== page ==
My first clear summer memory is of a rainy beach in Cornwall sometime in the Seventies. I recall building a helter-skelter of sand with my mother and rolling a rubber ball down it repeatedly. I think I was five. This means that between that moment and the official onset of adulthood, there were only a baker’s dozen of summers: 13 formative seasons to provide a bedrock of memories for one entire life.
It’s not much, really. Especially not when you consider how quickly you’re changing in that period. Each childhood summer holiday contains milestones: the first time you ventured out of your depth in the sea, or opened your eyes under water, the first jellyfish sting, the first long bicycle ride, the first fizzy drink.
There are also more idiosyncratic landmarks: the first Punch and Judy show, the first encounter with black pudding at a hotel breakfast. And, of course, there are first crushes, first kisses, first loves. There’s a reason that summer holidays crop up time and again in fiction and cinema. It’s in their spacious weeks that you begin to experience your own life turning from potential into reality.
Now, as a parent, I find it hard to look at photographs of my children on summer holidays without a lump in my throat. The beach towels and T-shirts I recognise in the pictures are still folded away in some drawer awaiting sunny weather. But the children – vulnerable, impossibly tiny, water-winged and sun-creamed – have transformed. Now they’re strapping, independent and starting to chafe at the limitations of childhood.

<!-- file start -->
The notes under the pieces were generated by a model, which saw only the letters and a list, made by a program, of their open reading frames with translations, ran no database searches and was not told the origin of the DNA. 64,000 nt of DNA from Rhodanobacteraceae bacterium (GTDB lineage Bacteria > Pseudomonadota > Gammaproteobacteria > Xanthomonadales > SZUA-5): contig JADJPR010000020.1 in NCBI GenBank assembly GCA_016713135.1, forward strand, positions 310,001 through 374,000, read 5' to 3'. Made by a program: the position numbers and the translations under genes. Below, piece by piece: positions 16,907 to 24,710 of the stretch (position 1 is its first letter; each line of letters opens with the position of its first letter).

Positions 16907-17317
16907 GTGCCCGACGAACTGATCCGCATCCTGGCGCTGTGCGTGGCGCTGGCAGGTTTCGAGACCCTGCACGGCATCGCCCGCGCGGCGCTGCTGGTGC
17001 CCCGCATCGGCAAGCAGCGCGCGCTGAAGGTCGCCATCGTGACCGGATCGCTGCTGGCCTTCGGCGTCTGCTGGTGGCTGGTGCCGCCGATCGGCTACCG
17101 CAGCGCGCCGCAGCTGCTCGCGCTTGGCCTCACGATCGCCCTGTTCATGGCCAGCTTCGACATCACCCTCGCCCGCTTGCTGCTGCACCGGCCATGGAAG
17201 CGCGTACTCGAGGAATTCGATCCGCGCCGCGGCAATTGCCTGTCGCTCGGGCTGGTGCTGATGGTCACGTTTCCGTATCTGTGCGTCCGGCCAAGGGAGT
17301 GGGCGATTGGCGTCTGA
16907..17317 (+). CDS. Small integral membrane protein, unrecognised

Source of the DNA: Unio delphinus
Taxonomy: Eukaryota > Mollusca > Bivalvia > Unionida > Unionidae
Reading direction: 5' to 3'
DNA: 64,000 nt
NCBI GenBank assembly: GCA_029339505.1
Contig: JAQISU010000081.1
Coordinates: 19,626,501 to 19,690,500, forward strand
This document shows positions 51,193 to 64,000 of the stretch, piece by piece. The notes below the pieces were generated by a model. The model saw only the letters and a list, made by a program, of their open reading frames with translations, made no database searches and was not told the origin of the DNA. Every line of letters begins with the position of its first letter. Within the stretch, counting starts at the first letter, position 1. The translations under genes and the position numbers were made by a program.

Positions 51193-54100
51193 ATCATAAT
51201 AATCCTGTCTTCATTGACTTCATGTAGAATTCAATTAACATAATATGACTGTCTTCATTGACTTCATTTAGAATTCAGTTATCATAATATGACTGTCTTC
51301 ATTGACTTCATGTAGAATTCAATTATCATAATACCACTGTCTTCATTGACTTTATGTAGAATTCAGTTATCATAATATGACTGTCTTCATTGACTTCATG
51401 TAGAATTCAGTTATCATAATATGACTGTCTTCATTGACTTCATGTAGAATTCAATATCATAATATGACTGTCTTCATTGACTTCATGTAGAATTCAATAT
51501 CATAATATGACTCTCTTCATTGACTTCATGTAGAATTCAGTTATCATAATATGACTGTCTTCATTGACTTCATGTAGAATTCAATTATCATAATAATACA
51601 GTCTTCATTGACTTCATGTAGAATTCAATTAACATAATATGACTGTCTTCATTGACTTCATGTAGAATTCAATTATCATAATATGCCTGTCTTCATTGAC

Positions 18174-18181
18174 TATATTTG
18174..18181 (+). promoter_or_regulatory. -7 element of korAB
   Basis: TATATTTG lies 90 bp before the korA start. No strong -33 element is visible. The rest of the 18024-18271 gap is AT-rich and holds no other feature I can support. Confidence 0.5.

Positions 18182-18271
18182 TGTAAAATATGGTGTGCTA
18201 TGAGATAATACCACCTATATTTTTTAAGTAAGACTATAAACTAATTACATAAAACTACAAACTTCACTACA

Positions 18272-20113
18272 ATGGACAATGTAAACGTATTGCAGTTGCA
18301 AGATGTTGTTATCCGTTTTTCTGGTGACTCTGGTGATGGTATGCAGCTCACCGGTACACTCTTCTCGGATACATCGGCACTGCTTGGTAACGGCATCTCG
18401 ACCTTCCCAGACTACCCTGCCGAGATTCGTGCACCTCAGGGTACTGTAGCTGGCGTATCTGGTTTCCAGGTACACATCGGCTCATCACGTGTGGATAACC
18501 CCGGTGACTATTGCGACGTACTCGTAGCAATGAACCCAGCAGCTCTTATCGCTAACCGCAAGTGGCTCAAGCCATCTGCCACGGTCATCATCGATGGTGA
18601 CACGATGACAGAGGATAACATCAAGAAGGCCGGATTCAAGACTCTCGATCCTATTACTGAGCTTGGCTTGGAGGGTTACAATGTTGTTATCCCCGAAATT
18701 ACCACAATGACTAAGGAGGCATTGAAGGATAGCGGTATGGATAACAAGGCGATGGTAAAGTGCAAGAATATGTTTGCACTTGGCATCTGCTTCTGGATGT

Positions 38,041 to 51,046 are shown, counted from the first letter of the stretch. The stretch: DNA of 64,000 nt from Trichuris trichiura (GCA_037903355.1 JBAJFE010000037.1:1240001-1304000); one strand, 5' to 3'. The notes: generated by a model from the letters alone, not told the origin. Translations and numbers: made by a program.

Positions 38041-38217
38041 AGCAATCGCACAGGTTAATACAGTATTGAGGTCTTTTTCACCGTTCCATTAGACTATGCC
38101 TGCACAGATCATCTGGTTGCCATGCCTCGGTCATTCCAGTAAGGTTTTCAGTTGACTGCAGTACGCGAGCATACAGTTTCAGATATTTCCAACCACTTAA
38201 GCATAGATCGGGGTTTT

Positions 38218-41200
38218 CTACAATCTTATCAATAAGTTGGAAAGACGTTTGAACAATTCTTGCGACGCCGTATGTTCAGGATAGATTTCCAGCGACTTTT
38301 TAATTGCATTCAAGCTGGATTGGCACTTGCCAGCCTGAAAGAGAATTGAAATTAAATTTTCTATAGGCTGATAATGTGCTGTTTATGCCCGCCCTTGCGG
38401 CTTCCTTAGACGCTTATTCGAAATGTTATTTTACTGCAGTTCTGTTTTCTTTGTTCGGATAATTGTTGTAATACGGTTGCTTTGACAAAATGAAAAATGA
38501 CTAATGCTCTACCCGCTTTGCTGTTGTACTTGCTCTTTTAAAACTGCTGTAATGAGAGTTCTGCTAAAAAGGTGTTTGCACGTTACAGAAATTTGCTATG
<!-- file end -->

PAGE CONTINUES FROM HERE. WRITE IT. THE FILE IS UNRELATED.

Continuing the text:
The bulk of my childhood holidays were spent in the United States, in Massachusetts, where my dad was from and most of his family lived. My mum worked at the BBC and so my brother and I found ourselves alone for quite a lot of the time each summer. My brother and I watched Wheel of Fortune on a black and white telly, nursed futile crushes on girls, visited the beach (cold, pebbly), cycled to the library, went on camping expeditions and came back itchy with poison ivy. We swam, read a lot, and longed to have more freedom. I’ve returned with my own children to the beaches I knew as a child and have been amazed mainly that the vast creeks I remember have shrunk to tiny streams, the huge distances between landmarks are now a mere Frisbee-throw apart. Brobdingnag has become Lilliput.
Those summers taught me independence and the uses of boredom. In retrospect, I see that key parts of a summer holiday are those valuable longueurs, the hours spent sitting around chatting in a friend’s bedroom, playing football in the park, trying to pluck up courage to talk to someone you fancy. These are the moments when you think you’re waiting for life to start, but which you look back and realise were life itself.
And when I was old enough, unglamorous summer jobs – carrying furniture, peeling potatoes – gave me a glimpse of the qualities – turning up, being conscientious – that life mainly requires of you.